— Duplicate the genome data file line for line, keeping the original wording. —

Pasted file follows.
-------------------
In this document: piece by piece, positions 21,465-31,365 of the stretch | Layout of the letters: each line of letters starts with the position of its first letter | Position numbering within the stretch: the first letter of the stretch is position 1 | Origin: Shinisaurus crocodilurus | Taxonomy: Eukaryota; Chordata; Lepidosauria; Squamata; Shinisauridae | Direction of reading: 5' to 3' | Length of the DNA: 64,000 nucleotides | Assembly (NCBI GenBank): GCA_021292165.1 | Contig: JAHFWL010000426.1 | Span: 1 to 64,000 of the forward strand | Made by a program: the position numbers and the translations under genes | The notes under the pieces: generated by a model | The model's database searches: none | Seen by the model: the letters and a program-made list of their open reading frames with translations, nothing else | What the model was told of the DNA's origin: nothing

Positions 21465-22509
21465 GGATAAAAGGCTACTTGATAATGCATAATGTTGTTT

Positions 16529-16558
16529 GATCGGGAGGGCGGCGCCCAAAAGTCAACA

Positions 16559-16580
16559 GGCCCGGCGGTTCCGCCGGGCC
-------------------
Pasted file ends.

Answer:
In this document: piece by piece, positions 21,465-31,365 of the stretch | Layout of the letters: each line of letters starts with the position of its first letter | Position numbering within the stretch: the first letter of the stretch is position 1 | Origin: Shinisaurus crocodilurus | Taxonomy: Eukaryota; Chordata; Lepidosauria; Squamata; Shinisauridae | Direction of reading: 5' to 3' | Length of the DNA: 64,000 nucleotides | Assembly (NCBI GenBank): GCA_021292165.1 | Contig: JAHFWL010000426.1 | Span: 1 to 64,000 of the forward strand | Made by a program: the position numbers and the translations under genes | The notes under the pieces: generated by a model | The model's database searches: none | Seen by the model: the letters and a program-made list of their open reading frames with translations, nothing else | What the model was told of the DNA's origin: nothing

Positions 21465-22509
21465 GGATAAAAGGCTACTTGATAATGCATAATGTTGTTT

Positions 16529-16558
16529 GATCGGGAGGGCGGCGCCCAAAAGTCAACA

Positions 16559-16580
16559 GGCCCGGCGGTTCCGCCGGGCC